Albrecht Dürer was many things – printmaker, painter, traveller and theorist among them – but modest he was not.
While he did have moments of self-doubt, he was eager to raise his profile with self-portraits as a glamorous, Christ-like figure with flowing locks and a challenging gaze. He gave his works a distinctive AD monogram; very much a marketing device at a time – the turn of the 15th century – when these things were not common. “Here I am, these are my works,” it said.
In The Bath House (1496-7), Dürer gives himself a prominent position to emphasise how he mixes with humanists, musicians, men of culture and education. The scene, with its relaxing bathers, near-naked musicians and one boozer downing a flagon of ale, would also be a reminder to his neighbours that the communal baths in Nuremberg were closed in 1496 after an outbreak of syphilis. He naughtily has himself leaning against a protruding tap in such a way that it coincides with his midriff – or thereabouts.
This kind of panache and self-promotion and the fact that his prints, so demanding to make but so readily and profitably sold, made him a celebrity across Europe. “Why has God given me such magnificent talent?” he once asked, rhetorically. “It is a curse as well as a great blessing.”
Few artists encompassed the soaring spirit of the Renaissance with greater panache than Dürer. His paintings, etchings and engravings were born of a time when Italian humanism had reinvigorated the thinking of scholars and inspired the creativity of its artists.
A time too when the New World had been discovered in 1492, opening Europe’s eyes to exotic possibilities, and in 1520 Martin Luther had angrily denounced Roman Catholicism and sparked the Protestant Reformation.
The time, but also the place. When Dürer was born in 1471, his home city of Nuremberg had become one of the most important trading centres in Germany, its wealth based on the skills of its craftsmen and printmakers which reached new heights of ingenuity.
And it is that context and the effect the city and its artisans had on his work that is examined in Albrecht Dürer’s Material World (until March 10, 2024) at the Whitworth Gallery, Manchester, with an array of his meticulous, marvellous etchings and engravings.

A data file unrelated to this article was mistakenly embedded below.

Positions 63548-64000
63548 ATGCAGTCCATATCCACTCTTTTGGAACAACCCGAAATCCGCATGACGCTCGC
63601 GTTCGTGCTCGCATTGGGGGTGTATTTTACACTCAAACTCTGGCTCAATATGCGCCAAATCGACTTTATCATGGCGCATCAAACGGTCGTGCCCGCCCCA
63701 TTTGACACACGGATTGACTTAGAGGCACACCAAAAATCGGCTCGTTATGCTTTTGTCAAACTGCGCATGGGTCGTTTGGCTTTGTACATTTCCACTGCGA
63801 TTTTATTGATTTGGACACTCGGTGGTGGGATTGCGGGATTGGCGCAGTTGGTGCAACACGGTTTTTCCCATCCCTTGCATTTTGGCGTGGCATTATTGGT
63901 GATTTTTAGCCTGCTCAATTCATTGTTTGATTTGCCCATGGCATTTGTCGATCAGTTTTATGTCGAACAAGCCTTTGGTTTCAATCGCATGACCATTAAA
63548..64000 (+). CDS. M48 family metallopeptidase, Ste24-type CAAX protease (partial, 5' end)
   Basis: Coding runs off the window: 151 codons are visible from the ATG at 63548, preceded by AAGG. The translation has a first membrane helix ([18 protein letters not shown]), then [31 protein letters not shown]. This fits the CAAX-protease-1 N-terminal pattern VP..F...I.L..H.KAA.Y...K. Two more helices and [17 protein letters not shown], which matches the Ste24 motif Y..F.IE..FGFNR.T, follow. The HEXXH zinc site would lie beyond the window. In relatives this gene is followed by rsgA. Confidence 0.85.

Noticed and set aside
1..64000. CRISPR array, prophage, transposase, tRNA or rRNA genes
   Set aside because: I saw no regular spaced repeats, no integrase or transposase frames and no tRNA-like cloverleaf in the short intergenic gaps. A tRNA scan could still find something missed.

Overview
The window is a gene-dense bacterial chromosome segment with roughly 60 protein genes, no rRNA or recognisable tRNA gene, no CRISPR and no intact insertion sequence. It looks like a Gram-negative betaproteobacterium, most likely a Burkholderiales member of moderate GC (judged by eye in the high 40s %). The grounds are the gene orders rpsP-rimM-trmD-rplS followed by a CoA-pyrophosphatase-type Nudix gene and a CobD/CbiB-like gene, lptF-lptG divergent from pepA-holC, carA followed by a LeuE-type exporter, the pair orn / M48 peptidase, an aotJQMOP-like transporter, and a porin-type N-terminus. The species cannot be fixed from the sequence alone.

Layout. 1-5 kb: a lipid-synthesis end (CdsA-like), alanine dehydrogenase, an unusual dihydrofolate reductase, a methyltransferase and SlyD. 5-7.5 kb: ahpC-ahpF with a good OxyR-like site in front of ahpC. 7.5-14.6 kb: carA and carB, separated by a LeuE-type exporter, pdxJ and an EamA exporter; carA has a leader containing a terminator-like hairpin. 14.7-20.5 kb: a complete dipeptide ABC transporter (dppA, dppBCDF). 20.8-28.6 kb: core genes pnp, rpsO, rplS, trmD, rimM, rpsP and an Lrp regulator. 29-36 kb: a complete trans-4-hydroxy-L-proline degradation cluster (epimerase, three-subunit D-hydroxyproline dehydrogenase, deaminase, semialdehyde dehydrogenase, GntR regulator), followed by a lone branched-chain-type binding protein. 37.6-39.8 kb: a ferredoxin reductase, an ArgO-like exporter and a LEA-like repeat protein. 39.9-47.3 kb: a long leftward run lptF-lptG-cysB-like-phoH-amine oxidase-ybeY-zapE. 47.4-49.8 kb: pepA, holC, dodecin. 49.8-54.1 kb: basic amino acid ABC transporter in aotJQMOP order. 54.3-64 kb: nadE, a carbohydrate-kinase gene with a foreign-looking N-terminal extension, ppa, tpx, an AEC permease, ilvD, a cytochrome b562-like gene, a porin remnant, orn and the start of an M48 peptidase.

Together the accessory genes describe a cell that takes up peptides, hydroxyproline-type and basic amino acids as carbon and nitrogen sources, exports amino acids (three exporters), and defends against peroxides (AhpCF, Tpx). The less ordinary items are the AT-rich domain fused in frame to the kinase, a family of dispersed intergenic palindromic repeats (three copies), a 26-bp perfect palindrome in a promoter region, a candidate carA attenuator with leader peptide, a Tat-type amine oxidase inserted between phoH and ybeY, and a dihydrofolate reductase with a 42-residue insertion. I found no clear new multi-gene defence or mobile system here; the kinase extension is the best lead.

Few exemplify that material world better than his 1514 engraving Melencolia I, which depicts a winged figure cast into a slough of desolation, gazing enigmatically into middle distance. In Dürer’s day, anyone suffering from melancholy was deemed most likely to suffer from insanity, though others argued that they were just as likely to become creative geniuses. Some experts suggest that the figure represents Dürer’s own philosophical and psychological struggles.
Surrounding the unhappy figure – it is unclear whether it is a man or a woman – are examples of work by local craftsmen and their tools, such as a saw, nails, an hourglass, a crucible and scales. A tiny sundial is a nod to the prolific production of the devices in Nuremberg that appeared on many buildings not just for telling the time but to proclaim that the city was in good order. In a reminder of the artist’s trade, a putto sits on a millstone with a slate and a burin, a steel blade ground obliquely to a sharp point which the engraver used to carve a design into the surface of a wooden block.
The figure is holding a compass which, with a ruler, was essential to Dürer’s quest to bring a system of proportion and measurements – almost a geometric calculation – to help him decipher the mystery of human beauty with perhaps its finest example, the engraving Adam and Eve (1504) in which he set the sinning couple alongside each other in symmetrical poses.
Just as Melencolia I tells us something about Dürer’s world, so too does Saint Jerome in his Study (1514) in which the saint, a popular Reformation figure depicted several times by Dürer, sits hunched over his desk, a halo glowing around his head. At his feet the lion from whose paw legend has it Jerome removed a thorn and turned the wild beast into a smiley pet.
Hanging from the wall are scissors, an hourglass, a rosary and the cardinal’s hat, while shafts of light stream in on what would be a typical home for a wealthy, educated Nuremberg family – heavy beams, wooden panelling, the deep window recesses and a chest. On his desk, a crucifix and an inkwell, and on a bench, comfy cushions and a few leather-bound volumes.